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Eastern Township family shares story of teen’s binge drinking as a warning to others

WATCH: In a heartfelt Facebook post that has been shared more than 20,000 times, a South Shore mother described the 24-hours of terror her family endured after her 16-year-old and a friend son chugged a bottle of vodka. Global's Shakti Langlois-Ortega has more.

One family is sharing their harrowing tale of alcohol poisoning in the hopes of bringing awareness to the extreme, and potentially fatal, dangers of binge drinking.

“Our 16-year-old son decided to drink alcohol for fun with his friends, that’s part of being young, I suppose, but he almost died and that’s anything but normal,” the boy’s mother, Sophie Laroche, wrote on Facebook.

READ MORE: Alcohol poisoning kills 6 a day, mostly middle-aged men

Global News spoke with the mother on Wednesday. Laroche explained her son, Émile, had invited three of his friends to their family farm last weekend.

“All wise boys, they’re gamers, so not ‘party boys’ by nature,” she states, adding they played video and board games and spent some time outside.

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Around 6:45 p.m. Saturday, as she was making dinner, one of her son’s friends came to the kitchen asking for help. Apparently Émile had climbed a tree and couldn’t get down.

“Our son-in-law went off to help [and found my son] caught in a tree, but dead drunk and full of vomit,” Laroche said.

“He managed to get him down from his unfortunate position, rinsed the vomit off him and brought him home.

“Of the four boys, two of them were drunk and throwing up like crazy.”

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The family brought the boys inside, but things went downhill quickly.

READ MORE: Alcohol often an overlooked cancer risk, Cancer Care report warns

“My son was in bad shape and I was worried,” Laroche said.

“His condition continued to deteriorate visibly, he answered my questions and then five minutes later, he’s just grumbling. So, we decided to bring him to the hospital.”

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On the way, Laroche said Émile started gasping, spouting saliva and was unable to hold his head up.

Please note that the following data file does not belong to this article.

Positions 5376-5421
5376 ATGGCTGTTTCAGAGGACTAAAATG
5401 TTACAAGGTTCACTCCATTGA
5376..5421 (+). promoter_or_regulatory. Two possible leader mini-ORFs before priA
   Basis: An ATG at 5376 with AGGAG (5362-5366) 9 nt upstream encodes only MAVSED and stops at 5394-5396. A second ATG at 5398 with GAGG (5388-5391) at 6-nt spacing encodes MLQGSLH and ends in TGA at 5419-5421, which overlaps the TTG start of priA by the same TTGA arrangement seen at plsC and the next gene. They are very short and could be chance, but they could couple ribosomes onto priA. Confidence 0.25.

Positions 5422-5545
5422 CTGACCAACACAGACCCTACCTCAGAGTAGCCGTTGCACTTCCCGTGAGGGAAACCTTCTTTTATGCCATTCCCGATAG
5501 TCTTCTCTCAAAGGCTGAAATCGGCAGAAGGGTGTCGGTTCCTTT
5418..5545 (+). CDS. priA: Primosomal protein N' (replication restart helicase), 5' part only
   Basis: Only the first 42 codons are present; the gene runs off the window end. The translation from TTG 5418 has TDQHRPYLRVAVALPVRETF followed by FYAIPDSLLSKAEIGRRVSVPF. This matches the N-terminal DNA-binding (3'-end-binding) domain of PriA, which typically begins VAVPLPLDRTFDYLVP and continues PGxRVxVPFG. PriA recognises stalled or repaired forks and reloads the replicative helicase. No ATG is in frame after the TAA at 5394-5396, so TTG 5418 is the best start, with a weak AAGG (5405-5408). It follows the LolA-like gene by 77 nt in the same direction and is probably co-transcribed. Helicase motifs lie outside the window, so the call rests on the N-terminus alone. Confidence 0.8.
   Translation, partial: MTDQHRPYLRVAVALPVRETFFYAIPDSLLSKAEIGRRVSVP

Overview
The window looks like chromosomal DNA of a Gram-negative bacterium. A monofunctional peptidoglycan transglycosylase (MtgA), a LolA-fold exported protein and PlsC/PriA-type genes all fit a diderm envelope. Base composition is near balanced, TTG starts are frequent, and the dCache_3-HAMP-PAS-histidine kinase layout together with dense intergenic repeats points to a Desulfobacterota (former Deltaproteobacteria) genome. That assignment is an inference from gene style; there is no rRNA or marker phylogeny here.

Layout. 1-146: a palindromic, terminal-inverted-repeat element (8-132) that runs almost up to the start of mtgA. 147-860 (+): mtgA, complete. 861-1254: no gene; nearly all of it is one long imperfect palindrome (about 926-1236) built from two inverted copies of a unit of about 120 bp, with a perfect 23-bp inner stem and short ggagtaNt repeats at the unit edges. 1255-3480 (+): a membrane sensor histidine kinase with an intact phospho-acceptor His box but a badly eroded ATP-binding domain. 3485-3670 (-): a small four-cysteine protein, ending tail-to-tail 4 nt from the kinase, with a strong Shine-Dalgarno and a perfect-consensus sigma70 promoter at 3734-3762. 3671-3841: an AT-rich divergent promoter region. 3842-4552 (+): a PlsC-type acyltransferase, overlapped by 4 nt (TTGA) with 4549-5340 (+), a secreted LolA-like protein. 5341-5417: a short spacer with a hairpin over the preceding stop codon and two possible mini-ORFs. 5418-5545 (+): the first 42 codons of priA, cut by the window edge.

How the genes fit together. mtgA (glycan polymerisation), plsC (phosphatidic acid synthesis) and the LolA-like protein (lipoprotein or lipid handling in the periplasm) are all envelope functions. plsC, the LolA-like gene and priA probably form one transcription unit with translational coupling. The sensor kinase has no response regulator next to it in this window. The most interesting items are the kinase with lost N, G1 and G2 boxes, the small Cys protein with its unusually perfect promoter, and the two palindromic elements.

“He stopped reacting, he did not answer my questions and he was taking long pauses in his breathing,” she lamented.

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“That’s when we understood that this situation was more serious than we thought. I was holding his head, emptying his mouth with my fingers. I was shaking every time he skipped a few breaths.”

Once they arrived at the hospital, Laroche says the medical team quickly took over. It was revealed the boy drank about a bottle of vodka in less than an hour.

READ MORE: Parents of student who died of alcohol poisoning sue Dalhousie University

Laroche says Émile had a blood-alcohol level of 36. A blood alcohol concentration (BAC) of 0.10 means that 0.1 per cent of your bloodstream is composed of alcohol. The legal limit in Quebec to drive is 0.08.

“That’s not just a little drunk, that’s critical condition,” she said.

Her son was intubated and transported to the Montreal Children’s Hospital intensive care unit (ICU).

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“What unfolded before our eyes was impressive and disturbing, but we were reassured at each stage and were never alone,” Laroche said.

Émile spent the next 24-hours being closely monitored in the ICU. The family was told that his liver and kidneys would be alright, and there was no trace of drugs in his system.

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Laroche says it took hours before Émile started being able to breathe on his own again. She was able to take him home late Sunday evening.

The Montreal Children’s Hospital treats an average of 50 severely intoxicated teens every year, or one per week, said Dominic Chalut, a toxicologist and emergency department doctor at the Children’s.

READ MORE: Alcohol-related deaths remain a ‘silent epidemic’ in Canada: expert

The near-fatal incident has left the family traumatized, Laroche admitted, adding she never thought this would happen to her family.

“As parents, we felt untouchable.” 

She wanted to share their story as a way to stop others from making the same mistakes her son did.

“Young people, do not drink like that. Chugging is dangerous and if you see a friend do it, stop them,” she warned.

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“If you see someone who is drunk, do not leave them alone. Watch them, watch the signs, get help. It’s important because if we hadn’t brought him to the hospital, he could have died.”

rachel.lau@globalnews.ca

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